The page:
You know, I've always loved the Middle Ages in Western Europe (I was OBSESSED with it as a kid), but Eastern Europe is really my motherland. It's fantastic to finally read some nice Slavic fantasy! I felt right at home in Ravka.
I'm 100% Ukrainian, and I grew up in a household that celebrated all the holidays in the traditional Ukrainian way. I grew up with Ukrainian folktales (lots of talking animals), and a good bunch of Western ones made to sound more Slavic. Snow White is a Western fairy tale, right? My first introduction to it was through this epic Ukrainian picture book:
|(The publisher's name is awesome: A-BA-BA-HA-LA-MA-HA. Seriously.)|
Anyway, back to Shadow and Bone. Leigh Bardugo's world felt so much like the fantasy Ukraine in my head did when I was told folktales as a kid. Every country or culture in our world has their own "structure" for folktales. You know the classic ones from Western lit: There once was an old king and he had three sons (of course, the youngest one gets the girl. WHY?). There once was princess with an evil stepmother. Etc, etc, etc.
The Eastern ones generally start like this: There once was an old [very old - like grandparents old] couple who really wanted to have kids - but couldn't. Or: Deep in the forest there lived [insert animal].
And there's usually a Baba Yaga (old witch that lives in a house that stands on chicken feet, like this:)
|Creds to LiaSelena's DeviantArt page for this awesome work!|
My point is - there are things that are inherent to Slavic folktales, just as there are things that are inherant to Western ones. And Leigh Bardugo makes Shadow and Bone just feel Slavic, even if it doesn't have Baba Yagas and talking animals. There are little things that make it feel so comfortable and homey for someone like me who's been raised with this stuff.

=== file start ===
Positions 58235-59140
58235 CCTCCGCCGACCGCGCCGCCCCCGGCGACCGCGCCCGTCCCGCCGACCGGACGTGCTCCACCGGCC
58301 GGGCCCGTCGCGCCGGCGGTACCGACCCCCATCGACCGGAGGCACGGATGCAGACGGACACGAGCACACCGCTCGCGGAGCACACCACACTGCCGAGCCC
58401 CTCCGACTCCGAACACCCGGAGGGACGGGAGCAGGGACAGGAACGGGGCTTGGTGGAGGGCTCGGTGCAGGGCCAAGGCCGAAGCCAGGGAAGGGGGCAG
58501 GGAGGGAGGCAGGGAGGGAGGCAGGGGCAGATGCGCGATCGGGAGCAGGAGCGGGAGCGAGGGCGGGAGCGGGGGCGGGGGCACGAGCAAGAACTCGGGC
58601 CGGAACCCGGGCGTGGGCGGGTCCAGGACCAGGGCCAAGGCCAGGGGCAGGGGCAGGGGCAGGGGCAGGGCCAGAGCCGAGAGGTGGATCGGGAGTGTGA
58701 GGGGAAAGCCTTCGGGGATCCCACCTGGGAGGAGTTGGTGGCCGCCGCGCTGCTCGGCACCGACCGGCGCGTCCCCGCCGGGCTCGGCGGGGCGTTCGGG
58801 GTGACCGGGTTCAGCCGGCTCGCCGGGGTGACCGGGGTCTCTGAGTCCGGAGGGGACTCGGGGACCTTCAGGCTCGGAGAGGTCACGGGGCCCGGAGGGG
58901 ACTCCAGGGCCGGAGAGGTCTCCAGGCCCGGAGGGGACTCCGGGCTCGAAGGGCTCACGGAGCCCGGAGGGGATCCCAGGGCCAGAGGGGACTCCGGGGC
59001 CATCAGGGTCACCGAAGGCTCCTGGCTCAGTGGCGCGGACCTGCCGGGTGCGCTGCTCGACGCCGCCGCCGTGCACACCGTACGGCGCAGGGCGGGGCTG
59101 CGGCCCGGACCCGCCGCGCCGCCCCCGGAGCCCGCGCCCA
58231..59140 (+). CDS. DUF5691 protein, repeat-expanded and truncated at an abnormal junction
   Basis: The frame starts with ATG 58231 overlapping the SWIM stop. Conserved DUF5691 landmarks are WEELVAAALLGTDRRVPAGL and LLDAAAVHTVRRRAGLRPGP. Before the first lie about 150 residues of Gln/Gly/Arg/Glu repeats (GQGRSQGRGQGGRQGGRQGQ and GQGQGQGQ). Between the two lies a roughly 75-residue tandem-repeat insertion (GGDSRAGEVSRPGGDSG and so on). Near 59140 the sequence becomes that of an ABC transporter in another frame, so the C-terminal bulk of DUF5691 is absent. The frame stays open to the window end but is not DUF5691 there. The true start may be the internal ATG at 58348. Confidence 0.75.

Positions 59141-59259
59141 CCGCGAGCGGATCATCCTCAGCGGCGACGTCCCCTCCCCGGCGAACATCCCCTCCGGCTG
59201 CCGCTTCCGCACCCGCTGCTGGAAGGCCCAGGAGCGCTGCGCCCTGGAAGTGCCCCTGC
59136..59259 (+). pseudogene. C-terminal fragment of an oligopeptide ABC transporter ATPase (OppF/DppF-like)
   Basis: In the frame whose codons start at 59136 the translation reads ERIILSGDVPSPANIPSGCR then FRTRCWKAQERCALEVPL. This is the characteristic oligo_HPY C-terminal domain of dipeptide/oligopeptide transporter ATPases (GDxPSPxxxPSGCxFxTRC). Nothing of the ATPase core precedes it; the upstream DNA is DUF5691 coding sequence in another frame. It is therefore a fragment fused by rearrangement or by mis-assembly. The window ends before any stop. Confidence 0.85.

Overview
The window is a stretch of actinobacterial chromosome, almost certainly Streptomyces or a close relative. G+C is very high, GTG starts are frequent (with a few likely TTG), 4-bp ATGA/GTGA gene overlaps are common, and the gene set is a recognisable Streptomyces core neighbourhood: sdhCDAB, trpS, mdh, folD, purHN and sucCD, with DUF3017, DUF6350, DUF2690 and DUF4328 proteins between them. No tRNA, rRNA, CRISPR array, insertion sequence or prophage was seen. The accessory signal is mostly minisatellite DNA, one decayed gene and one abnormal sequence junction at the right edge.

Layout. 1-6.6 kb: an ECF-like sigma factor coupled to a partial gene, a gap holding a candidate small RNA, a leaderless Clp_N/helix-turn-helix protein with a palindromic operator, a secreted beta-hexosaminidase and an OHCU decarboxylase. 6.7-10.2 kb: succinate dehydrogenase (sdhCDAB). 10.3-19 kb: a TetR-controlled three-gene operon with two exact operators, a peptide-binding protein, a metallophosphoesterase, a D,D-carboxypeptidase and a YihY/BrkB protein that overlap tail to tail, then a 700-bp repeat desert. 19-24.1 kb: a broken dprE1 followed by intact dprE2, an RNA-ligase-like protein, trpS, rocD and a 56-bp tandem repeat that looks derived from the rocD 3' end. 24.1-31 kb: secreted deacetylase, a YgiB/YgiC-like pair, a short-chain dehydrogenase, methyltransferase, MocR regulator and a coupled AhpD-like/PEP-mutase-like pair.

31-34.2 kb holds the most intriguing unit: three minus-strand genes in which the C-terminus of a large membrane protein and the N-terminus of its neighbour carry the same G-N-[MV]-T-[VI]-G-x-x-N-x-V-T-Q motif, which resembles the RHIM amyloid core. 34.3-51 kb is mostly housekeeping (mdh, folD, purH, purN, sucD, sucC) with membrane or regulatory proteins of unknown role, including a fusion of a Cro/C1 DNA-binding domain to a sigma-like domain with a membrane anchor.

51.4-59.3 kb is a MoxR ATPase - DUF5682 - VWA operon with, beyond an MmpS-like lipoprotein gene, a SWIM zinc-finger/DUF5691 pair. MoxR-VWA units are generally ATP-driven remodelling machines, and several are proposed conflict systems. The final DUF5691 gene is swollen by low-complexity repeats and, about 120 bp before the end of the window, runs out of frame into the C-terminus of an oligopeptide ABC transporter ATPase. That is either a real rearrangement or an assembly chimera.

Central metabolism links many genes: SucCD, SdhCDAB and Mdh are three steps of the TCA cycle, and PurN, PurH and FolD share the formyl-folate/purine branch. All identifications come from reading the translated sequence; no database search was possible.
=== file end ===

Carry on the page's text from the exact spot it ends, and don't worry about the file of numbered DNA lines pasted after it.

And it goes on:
Firstly, the Ravkan words are almost all near-legitimate translations with real Slavic roots. I don't think Leigh Bardugo is at all Slavic (the bio in my book says she was born in Jerusalem), so I highly commend her on going that extra mile and creating a language that feels Slavic, sounds Slavic, but isn't Russian, Ukrainian, Polish or whatever. It's just some Slavic language. THAT'S AWESOME. And a ton of work for someone who isn't even from a Slavic background. WA.
(I found this post where she talks about creating the Ravkan language. I totally picked up on a ton of stuff she talks about in that article!)
By the way, as she mentions in her article, kvas is real:
As she says, in the books it's a stand-in for vodka, but in reality it's not alcoholic. It's fermented rye bread.
Also, kefta is clearly taken from the word kaftan, which is basically a Ravkan kefta.
I love how the words are sort of the same but not exactly. This gets me SO EXCITED.
Okay, enough about the worldbuilding, which you can clearly see I ADORE.
On to characters.
I think Mal is inching his way towards a spot my Literary Crushes list. We'll see if the next two books put him on it. I'm sort of hoping they do. :-) The Darkling, on the other hand.... everyone talks about how he's so sexy, so desirable, so yummy. To be honest, he creeps me out. I have no interest whatsoever in bad boys, and don't really see why some people think that they are so attractive - in fact, they scare me. Nice boys all the way!
But as a Character - the Darkling's pretty great. I think it's commendable that he creeps me out so much, since that means he's pretty well written.
Alina is fantastic, and I'm looking forward to seeing her development in the next two novels.
The writing itself seemed.... simple? No, that's not it. I don't exactly know how to describe it, but let's just say I felt like I whizzed through the book. I don't want it to sound like a bad thing. It's just I felt like the story was just washing over me and I barely gave any effort to actually reading it. Maybe it was just such a contrast to recently-read books like Gone With the Wind.
Anyway, it was an excellent book and I was SO excited to finally read some Slavic fantasy. I can't wait to read the next two books, especially now with all this hype about Ruin and Rising! I'm feeling so behind.
If you've read Shadow and Bone - what did you think? If you haven't - have you read any other Slavic fantasy, and do you have any recs for me? Or even any other non-Western fantasy - I'd love to read some!